The personal representative of a decedent who earned income in the year prior to his death will need to file a tax return on the behalf of the deceased. If the decedent has unfiled tax returns from previous years, the personal representative may also be responsible for filing those returns. In addition to income tax returns, the Internal Revenue Service (IRS) may require separate income tax returns for the estate and an estate tax return. On the returns, a tax preparer will need to specify that the subject is deceased and include the date of death.
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Individual Tax Returns
The personal representative is responsible for filing a tax return for the decedent's earned wages, self-employment income, stakes in corporations, dividends and interest, and shares earned in business partnerships. In most situations, the personal representative may take the same deductions for the decedent that the deceased would have taken if he were still living, including the Earned Income Credit. If the decedent is owed a tax refund, the personal representative may need to fill out IRS Form 1310 to receive the money.
If wages and earnings are paid to a deceased person after their death, those wages or payments should not be included on the decedent's tax return. The estate will be taxed for these payments instead. These earnings should be reported on IRS Form 1041, provided that they are over $600. In addition to wages paid after death, the estate return should also include all money earned by the estate in the course of the liquidation of the decedent's assets. Income taxes on estates are generally assessed in the same manner as individual income taxes.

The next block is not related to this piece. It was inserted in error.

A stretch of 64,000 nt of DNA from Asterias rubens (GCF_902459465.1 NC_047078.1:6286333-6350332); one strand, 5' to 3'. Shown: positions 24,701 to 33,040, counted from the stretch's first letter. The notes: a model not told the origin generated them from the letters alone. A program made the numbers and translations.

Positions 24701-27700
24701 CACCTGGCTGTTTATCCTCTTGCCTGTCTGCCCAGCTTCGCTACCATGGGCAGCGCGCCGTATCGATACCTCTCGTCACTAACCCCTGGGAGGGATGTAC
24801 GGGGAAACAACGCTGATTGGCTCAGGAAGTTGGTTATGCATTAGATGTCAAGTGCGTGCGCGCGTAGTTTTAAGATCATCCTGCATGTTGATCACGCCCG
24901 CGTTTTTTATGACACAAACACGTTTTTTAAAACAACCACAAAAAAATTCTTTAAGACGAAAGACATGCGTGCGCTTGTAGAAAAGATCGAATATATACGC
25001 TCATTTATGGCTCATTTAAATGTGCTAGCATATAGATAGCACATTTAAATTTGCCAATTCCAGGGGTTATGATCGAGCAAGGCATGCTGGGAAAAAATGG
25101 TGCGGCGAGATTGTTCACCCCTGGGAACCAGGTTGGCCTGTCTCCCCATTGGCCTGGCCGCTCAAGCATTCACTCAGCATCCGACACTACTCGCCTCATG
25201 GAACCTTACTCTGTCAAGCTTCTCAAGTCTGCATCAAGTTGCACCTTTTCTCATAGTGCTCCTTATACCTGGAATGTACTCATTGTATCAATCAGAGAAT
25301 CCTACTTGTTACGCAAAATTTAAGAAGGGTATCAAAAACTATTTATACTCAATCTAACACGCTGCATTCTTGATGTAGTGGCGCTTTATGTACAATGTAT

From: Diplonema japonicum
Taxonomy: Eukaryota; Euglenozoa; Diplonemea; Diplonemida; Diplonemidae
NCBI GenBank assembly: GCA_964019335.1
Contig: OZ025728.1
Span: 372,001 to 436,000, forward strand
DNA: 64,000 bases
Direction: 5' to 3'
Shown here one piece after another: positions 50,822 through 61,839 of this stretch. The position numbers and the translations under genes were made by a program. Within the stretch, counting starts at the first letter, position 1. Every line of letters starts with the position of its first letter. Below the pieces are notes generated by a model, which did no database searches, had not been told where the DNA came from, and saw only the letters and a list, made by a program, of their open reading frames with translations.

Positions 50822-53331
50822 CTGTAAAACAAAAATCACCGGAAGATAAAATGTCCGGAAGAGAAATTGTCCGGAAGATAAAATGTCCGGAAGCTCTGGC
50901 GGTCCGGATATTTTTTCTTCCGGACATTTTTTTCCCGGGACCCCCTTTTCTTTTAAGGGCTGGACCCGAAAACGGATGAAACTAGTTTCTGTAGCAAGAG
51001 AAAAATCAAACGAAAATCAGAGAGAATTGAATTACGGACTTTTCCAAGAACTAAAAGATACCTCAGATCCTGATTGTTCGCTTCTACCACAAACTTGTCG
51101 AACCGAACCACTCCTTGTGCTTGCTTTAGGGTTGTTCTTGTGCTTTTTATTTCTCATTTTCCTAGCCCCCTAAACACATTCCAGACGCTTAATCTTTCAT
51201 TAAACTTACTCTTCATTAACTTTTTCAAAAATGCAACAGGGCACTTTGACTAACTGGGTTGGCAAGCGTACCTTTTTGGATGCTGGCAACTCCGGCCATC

Military and Terrorism Relief
If an individual dies as a result of military service or a terrorist attack, their personal representative and beneficiaries will not be required to pay taxes on their income and earnings. Nonetheless, the personal representative will still need to file a tax return, specify where the death took place, and attach a copy of the death certificate and letter from the military, Department of Defense or other government agency verifying the circumstances of the death.
Property that is received through inheritance is not taxable unless it earns some sort of income, such as rental properties where the recipient would receive monthly payments. Likewise, payments received through veterans' insurance are not taxed. Life insurance benefits are also not taxable, including life insurance payments made in installments and some accelerated death benefits paid to terminally ill persons and their beneficiaries.
If the decedent was married during the year prior to their death, his spouse may be able to file a joint return with their late spouse. Under IRS rules, they may file the return as a qualifying widow(er) if they did not remarry in the year of their spouse's death, have a dependent child and provided over half of the household income for the primary residence of the dependent child. The surviving spouse and the decedent must have otherwise qualified to file a joint return for that tax period.